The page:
Leo Santa Cruz Outworks a Game Rafael Rivera For Decision

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Microsoft Theater, Los Angeles – WBA featherweight champion Leo Santa Cruz (36-1-1, 19 KOs) secured a dominant twelve round unanimous decision over a game Rafael Rivera (26-3-2, 17 KOs).

All three judges scored it 119-109 for the champion.

Santa Cruz was originally scheduled to fight Miguel Flores, who withdrew from the contest with injury. Rivera accepted the bout on late notice.

Rivera last in the ring in October, when he knocked out Jose Ramos in one round. Prior to that, his lost a close split decision to rising prospect Joet Gonzalez.

Santa Cruz made his mandatory defense in June of last year, when he won a dominant twelve round unanimous decision over Abner Mares in their ordered rematch. He wants to secure a unification in the coming months.

Santa Cruz was feeling Rivera out in the first round. Rivera was throwing a lot of punches. Santa Cruz was taking his time, and checking out what Rivera had to offer. They were trading hard punches in the final twenty seconds.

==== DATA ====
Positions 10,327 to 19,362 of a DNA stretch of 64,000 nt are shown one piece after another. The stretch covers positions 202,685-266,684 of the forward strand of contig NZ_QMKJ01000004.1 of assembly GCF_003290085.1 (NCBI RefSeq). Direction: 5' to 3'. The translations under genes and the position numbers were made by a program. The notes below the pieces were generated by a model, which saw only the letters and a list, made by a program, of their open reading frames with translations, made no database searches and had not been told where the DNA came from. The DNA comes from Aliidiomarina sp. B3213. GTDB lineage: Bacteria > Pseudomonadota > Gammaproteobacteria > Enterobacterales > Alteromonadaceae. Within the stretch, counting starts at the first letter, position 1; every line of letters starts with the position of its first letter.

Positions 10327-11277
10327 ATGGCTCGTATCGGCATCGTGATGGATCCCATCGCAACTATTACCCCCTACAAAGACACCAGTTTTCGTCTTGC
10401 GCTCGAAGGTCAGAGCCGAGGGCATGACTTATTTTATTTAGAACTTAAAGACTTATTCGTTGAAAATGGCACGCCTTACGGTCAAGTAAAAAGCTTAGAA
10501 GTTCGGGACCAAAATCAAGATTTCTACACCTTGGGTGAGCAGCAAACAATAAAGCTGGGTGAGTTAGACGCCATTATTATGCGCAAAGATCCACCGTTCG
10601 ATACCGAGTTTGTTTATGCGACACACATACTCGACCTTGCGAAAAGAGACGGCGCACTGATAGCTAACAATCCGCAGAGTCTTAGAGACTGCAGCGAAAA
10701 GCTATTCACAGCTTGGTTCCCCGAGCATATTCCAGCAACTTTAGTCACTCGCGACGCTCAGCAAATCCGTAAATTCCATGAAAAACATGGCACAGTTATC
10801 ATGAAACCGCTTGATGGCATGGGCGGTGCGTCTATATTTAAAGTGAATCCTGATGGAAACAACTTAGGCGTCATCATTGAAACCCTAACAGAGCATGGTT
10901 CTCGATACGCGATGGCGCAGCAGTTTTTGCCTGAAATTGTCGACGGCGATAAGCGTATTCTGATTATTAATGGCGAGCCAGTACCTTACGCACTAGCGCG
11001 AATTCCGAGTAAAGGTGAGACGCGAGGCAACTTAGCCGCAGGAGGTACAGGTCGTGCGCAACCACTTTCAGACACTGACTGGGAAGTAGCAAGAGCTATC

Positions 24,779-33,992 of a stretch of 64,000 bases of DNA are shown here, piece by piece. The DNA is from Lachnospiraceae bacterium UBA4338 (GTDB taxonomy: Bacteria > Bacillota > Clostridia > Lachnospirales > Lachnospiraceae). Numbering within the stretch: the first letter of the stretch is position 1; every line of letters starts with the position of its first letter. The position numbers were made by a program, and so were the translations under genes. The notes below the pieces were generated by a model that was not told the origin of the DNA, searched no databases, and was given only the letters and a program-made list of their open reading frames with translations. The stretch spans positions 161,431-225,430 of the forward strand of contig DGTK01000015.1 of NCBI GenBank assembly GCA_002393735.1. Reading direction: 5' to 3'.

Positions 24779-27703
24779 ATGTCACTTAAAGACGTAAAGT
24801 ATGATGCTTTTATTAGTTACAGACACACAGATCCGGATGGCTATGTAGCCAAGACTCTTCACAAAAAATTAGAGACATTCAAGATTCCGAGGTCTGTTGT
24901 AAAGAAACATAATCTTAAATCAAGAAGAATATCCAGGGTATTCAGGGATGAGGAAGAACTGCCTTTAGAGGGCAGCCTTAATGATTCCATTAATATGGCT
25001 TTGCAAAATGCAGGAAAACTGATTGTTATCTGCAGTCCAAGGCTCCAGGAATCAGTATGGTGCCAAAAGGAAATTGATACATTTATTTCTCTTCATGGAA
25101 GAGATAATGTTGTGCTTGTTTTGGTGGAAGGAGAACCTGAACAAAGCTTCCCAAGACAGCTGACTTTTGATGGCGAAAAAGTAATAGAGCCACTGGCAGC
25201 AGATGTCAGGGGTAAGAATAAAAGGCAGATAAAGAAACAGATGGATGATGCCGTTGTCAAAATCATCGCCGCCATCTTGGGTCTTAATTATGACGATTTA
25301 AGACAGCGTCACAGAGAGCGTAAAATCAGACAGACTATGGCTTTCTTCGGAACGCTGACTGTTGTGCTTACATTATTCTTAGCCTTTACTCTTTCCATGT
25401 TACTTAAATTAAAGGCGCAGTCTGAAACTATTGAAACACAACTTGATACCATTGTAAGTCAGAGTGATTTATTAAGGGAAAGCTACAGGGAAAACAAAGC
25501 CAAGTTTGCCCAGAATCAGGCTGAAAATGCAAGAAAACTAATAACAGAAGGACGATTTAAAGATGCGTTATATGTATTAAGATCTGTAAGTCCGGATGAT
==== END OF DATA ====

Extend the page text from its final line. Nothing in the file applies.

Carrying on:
They started the second by trading more shots. Santa Cruz was landing more solid and doing well with hooks to the body. Rivera was mostly going to the head, with many of the punches being blocked. Santa Cruz was winning the battle when they traded on the inside.

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Rivera was game in the third round, standing in there and trading with Santa Cruz. The much larger Santa Cruz was landing the bigger punches and the more accurate shots. Santa Cruz continued to work his fight, using a long jab in the fourth and following up with hooks to the body.

The punches were flying at close range in the fifth. Rivera was unable to budge or hurt Santa Cruz, who was outworking the challenger. Santa Cruz was showing off his better skills and overall punch variety in the seventh. Rivera was doing good work in the eight and landing solid punches in certain spots, but he wasn’t able to slow down Santa Cruz – who was throwing and landing far more punches.

The fight slowed down a bit in the ninth, with Santa Cruz dictating the pace and outlanding Rivera. They came together to exchange power punches in the final ten seconds. By the tenth round, Santa Cruz had already thrown over 1,000 punches. Rivera was doing well – not well enough to keep up with the workrate of the champion.

Santa Cruz continued to dictate matters in the eleventh and twelfth, outworking and outboxing Rivera to the final bell. Rivera, who has a solid chin, never stopped trying and Santa Cruz work for his win. They closed out the contest by trading wild punches on the inside as the crowd stood on their feet. Santa Cruz threw over 1,200 punches by the time the contest was finished.

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